“Christians and Muslims have gone through periods of good relations and bad relations over the centuries,” explained National Council of Churches (NCC) ecumenical officer Antonios Kireopoulos in a news release, “Recent history has reinforced ill will between the two communities, so this interfaith initiative can make progress toward mutual understanding.”  Interestingly, the NCC is not mentioned at all in Yale’s promotional materials, even though the NCC is clearly excited and publicizing its role.

According to the NCC, other participants at the Yale event will be Prince Ghazi bin Muhammad of Jordan; former Prime Minister Sadiq al-Mahdi of Sudan;  Leith Anderson of the National Association of Evangelicals, “prominent Ayatollahs from Iran; Sheikh Tayseer Tamimi of Palestine, Grand Muftis of several Middle Eastern countries; and John Esposito of Georgetown University. Senator John Kerry as well as other senior U.S. government officials also is expected to attend.”  Former British Premier Tony Blair is reported as having endorsed the event though will not attend.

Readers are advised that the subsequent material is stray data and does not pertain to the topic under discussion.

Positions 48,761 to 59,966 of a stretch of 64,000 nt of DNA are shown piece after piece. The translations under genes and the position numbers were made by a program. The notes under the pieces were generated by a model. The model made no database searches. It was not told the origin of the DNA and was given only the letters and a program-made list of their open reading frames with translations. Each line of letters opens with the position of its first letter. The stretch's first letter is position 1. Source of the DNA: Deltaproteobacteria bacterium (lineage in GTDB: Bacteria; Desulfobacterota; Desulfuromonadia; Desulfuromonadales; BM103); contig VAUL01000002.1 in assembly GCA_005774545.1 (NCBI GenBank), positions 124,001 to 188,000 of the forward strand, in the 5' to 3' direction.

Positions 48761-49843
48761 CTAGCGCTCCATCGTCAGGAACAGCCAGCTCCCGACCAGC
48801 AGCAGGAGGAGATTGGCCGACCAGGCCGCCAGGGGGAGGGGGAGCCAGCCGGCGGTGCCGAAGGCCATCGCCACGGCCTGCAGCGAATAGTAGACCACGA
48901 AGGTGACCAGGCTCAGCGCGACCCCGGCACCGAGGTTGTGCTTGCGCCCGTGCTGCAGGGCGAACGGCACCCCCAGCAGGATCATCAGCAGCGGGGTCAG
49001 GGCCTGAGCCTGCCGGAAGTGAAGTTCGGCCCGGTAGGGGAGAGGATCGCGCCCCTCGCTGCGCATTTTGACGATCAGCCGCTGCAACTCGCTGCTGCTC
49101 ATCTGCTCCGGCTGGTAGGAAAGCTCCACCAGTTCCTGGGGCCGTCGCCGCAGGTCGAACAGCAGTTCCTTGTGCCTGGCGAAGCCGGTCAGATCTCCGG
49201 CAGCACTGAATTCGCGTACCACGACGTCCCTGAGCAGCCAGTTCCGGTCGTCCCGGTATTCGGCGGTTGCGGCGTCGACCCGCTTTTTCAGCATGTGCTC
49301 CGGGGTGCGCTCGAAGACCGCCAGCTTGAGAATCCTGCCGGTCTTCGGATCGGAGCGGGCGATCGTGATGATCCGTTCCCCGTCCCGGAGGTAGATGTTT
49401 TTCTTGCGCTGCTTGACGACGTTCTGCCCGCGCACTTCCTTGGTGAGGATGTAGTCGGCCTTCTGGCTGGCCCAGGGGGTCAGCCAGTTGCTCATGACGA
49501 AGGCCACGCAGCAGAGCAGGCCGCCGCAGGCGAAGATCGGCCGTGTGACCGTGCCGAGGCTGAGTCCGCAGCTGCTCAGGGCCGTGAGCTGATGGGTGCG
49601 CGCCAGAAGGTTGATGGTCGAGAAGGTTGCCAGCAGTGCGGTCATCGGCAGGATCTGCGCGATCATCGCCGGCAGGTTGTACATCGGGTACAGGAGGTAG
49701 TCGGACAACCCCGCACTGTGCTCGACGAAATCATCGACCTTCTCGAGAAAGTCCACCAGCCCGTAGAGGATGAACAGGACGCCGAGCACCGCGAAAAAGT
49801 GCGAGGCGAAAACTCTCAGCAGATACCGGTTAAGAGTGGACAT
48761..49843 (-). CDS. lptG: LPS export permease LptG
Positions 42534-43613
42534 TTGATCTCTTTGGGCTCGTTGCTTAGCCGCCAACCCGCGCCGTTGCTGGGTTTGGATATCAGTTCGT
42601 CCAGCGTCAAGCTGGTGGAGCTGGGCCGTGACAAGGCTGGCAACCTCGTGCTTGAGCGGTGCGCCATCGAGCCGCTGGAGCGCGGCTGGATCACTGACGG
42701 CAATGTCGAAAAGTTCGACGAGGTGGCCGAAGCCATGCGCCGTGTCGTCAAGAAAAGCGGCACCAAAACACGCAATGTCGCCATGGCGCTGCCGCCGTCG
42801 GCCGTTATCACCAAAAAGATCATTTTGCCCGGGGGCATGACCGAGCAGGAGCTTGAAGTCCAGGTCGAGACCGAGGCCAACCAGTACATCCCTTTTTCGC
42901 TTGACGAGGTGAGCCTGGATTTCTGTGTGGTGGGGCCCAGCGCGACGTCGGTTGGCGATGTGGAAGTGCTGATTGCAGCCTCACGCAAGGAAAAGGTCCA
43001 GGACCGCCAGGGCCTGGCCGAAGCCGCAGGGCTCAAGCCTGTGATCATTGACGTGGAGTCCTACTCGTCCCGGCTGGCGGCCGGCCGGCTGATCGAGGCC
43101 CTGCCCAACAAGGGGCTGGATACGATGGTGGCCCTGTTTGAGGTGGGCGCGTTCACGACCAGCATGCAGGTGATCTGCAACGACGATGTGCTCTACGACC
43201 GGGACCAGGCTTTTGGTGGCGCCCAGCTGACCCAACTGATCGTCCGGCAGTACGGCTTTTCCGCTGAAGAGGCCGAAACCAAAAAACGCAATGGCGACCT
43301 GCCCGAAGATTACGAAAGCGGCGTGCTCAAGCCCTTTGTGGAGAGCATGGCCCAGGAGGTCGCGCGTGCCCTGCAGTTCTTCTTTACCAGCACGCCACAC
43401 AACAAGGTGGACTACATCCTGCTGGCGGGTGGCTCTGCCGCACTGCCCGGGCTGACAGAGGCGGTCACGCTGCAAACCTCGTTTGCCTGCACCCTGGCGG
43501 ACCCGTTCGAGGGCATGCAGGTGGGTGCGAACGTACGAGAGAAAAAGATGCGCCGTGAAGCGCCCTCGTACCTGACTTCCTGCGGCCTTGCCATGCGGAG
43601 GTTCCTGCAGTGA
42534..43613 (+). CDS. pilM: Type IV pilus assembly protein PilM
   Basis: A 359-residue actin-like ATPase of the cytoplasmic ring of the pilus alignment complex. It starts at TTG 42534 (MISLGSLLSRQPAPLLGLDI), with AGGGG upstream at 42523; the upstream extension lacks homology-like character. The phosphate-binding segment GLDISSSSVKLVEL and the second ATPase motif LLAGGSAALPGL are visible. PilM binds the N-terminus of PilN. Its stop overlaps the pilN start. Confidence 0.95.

According to the event’s brochure, “we have set as our goal the exploration of ways in which the common commitments can help rectify distorted perspectives Muslims and Christians have of each other and repair relations between the Middle East and the West. If Muslims and Christians, who together comprise more than half the world’s population, can acknowledge mutual commitment to loving God and loving neighbor the boost to a dynamic and peaceful interdependence in our globalized world would be immense.”

There will be 60 Muslim participants who are “mostly from the Middle East,” and an equal number of Christians, plus “nine Jewish guests.”  A press conference will conclude the dialogue on July 31.  Other participants at Yale will include the American television preacher Robert Schuller of the Crystal Cathedral and Geoffrey Tunnicliffe and of the World Evangelical Alliance.